Sustainability and diversity shortfalls in institutional investor reporting, reveals new research
Most of the reporting from major institutional investors analyzed against stewardship themes by strategic communications firm Luminous ‘still has room for improvement’ in sustainability, ethnic & gender diversity and addressing climate-change impacts.
But these investors have made positive efforts in developing their workforce, mitigating their impacts on nature and increasing the representation of women in the boardroom.
The latest edition of the Reporting Matters research by UK-based Luminous studies the most recent stewardship reports of the two largest companies (by market cap) in each industry in an attempt to understand the cut-across themes.
Researchers reveal that 90 percent of institutional investor stewardship reports don’t plan to increase emerging board skills, such as sustainability, and 87 percent don’t have targets for increasing ethnic diversity in the workforce. Furthermore, 75 percent don’t have targets for increasing gender diversity in the workforce and 55 percent don’t include a skills matrix in their governance report.
On the ESG front, 72 percent don’t quantify the financial impact of climate change on their business, 57 percent haven’t published a net-zero pathway and 45 percent haven’t carried out a materiality assessment.
‘Half (50 percent) of companies don’t mention emerging board skills, such as sustainability, and only 10 percent plan to increase these skills,’ the report notes. ‘While 88 percent of companies use infographics to illustrate gender diversity at board level, less than half (45 percent) do so for board skills and only a quarter (25 percent) for ethnic diversity.’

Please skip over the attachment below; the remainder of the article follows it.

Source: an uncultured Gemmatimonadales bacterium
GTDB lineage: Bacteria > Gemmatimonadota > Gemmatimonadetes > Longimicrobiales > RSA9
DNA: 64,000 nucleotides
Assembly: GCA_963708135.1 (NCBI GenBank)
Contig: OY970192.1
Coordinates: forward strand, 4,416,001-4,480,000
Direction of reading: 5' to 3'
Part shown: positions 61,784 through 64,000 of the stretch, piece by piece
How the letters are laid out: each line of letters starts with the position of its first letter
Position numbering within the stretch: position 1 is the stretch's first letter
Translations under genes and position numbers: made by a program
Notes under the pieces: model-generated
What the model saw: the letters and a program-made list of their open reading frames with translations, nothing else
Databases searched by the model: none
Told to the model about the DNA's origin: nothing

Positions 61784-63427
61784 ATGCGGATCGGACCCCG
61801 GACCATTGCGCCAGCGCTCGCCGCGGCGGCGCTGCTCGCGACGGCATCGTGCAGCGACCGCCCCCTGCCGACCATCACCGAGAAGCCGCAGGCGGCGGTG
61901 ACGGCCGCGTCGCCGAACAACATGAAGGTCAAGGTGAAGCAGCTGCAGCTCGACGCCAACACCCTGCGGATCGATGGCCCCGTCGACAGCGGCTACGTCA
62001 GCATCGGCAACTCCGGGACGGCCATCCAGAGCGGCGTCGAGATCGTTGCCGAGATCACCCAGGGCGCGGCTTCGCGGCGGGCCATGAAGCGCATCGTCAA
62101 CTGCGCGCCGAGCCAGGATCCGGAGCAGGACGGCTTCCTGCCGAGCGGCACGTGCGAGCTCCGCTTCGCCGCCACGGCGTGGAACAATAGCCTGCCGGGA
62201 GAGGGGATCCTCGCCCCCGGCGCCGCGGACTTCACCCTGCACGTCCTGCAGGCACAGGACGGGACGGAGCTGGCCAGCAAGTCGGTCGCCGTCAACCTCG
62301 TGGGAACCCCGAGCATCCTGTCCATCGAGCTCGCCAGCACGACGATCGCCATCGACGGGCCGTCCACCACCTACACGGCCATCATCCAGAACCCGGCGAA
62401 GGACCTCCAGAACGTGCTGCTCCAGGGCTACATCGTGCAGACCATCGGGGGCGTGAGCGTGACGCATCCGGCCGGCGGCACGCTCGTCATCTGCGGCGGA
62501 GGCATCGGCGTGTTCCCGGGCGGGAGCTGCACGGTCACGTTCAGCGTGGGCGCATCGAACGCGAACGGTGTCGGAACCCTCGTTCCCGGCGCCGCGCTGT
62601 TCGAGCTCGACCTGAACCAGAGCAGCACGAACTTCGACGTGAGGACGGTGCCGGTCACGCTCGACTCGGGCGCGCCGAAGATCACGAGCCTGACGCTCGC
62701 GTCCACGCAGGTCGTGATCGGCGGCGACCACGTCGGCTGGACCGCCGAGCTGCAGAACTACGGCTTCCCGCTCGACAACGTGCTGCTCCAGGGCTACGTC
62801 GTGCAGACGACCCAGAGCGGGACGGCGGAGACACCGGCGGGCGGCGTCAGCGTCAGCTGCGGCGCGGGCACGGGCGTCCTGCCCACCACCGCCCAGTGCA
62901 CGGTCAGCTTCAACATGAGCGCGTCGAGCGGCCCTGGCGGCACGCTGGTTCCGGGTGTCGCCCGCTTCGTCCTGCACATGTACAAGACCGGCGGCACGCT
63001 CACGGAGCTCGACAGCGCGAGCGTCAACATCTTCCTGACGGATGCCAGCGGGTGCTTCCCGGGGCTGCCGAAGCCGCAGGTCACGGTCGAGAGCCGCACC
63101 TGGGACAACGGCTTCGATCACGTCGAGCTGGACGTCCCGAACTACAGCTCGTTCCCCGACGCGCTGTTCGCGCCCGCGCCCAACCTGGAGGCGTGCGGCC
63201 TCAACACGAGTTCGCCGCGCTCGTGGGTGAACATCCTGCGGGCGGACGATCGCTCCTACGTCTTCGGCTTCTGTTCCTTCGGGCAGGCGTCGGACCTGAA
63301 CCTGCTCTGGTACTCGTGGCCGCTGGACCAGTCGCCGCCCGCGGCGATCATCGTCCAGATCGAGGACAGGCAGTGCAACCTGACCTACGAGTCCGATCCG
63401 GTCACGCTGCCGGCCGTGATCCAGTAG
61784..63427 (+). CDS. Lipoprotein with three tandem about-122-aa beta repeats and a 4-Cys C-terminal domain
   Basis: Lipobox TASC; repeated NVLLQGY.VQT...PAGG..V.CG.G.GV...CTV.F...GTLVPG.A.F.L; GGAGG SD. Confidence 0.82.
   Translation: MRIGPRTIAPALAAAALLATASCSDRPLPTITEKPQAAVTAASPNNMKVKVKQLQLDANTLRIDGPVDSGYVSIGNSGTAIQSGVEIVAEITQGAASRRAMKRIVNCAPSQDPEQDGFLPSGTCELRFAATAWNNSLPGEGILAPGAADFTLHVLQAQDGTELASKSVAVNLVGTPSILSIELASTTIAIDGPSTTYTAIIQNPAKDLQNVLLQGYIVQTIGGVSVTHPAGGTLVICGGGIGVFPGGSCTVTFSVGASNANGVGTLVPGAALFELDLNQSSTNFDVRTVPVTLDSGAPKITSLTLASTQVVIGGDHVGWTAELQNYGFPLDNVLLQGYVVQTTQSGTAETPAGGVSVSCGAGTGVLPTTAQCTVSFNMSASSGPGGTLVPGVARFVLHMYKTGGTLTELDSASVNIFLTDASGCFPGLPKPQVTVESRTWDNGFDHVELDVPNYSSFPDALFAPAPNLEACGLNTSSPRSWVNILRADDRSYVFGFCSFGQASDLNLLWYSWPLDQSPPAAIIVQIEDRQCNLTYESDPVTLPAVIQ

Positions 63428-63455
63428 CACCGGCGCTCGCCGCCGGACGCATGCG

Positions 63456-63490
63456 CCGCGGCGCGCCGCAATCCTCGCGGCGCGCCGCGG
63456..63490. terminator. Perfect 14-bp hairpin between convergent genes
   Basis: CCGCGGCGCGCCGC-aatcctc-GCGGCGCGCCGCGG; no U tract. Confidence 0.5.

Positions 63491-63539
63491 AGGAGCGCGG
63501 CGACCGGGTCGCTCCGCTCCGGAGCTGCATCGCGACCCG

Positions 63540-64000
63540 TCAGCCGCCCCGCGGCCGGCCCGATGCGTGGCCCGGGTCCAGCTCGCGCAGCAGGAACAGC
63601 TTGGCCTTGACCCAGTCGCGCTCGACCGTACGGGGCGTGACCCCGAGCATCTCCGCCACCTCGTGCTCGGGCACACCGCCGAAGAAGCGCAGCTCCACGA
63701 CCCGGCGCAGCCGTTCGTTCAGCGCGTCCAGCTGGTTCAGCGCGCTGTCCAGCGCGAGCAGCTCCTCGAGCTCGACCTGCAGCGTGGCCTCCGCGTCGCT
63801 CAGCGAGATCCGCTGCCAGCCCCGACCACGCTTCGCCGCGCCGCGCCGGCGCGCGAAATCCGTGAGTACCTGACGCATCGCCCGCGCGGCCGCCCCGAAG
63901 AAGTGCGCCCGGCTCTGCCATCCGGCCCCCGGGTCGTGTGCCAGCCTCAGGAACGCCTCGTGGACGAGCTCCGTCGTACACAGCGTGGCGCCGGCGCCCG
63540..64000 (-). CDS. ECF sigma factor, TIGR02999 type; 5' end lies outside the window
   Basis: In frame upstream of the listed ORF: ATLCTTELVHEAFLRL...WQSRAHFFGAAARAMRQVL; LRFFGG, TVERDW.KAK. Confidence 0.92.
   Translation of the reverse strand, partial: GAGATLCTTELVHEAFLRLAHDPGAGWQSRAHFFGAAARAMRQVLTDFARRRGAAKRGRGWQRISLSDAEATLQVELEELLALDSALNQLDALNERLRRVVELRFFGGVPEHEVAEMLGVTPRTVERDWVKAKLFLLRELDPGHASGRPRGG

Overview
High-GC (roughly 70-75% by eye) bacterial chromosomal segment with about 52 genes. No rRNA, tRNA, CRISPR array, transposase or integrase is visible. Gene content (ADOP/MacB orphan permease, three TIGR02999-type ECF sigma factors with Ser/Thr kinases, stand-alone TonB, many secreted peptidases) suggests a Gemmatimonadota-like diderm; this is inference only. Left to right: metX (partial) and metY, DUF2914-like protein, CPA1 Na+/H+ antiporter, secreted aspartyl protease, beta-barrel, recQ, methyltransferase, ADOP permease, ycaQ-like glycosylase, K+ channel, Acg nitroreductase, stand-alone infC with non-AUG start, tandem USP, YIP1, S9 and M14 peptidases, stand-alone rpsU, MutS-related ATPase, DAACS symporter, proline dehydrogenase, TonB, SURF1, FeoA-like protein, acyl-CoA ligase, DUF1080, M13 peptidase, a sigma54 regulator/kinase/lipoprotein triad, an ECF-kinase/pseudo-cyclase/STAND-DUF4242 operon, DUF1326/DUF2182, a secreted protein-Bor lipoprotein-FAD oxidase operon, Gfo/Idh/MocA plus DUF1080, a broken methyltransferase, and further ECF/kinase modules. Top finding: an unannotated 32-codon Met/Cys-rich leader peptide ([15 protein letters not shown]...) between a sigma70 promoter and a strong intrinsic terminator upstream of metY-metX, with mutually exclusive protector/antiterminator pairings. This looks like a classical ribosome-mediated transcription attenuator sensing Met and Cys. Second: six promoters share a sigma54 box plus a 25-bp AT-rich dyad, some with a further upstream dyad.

Women on board
Luminous says most companies (86 percent) have set targets for increasing gender diversity at board level, but there is a near even split – 41 percent vs 45 percent, respectively – between those that aim for female representation of 40 percent or more and those that are satisfied to be compliant with the Hampton-Alexander Review target of 33 percent. ‘Likewise, there is an even split between companies that already have a female chair, CEO, CFO or senior independent director (43 percent) and those that don’t even mention this as a target (42 percent),’ the report adds.
On the upside, Luminous does find when scrutinizing institutional investor stewardship reports that 93 percent have invested in workforce development and 66 percent have employee-related KPIs. A significant 90 percent mitigate their nature-related impacts and 75 percent are committed to net-zero. Eighty-six percent have at least one third female representation around the boardroom table and 58 percent have at least one board member from an ethnic minority background.
‘Despite the Covid-19 pandemic, the past few years have been a record time for shareholder engagement in Europe, with a 21 percent increase in campaign activity across the continent,’ says Stephen Butler, director of investor engagement and ESG disclosure at Luminous, in the Reporting Matters research paper. ‘Stewardship and engagement are ultimately tools in supporting long-term value creation for investment houses, clients and beneficiaries, leading to sustainable benefits for the economy, the environment and society.’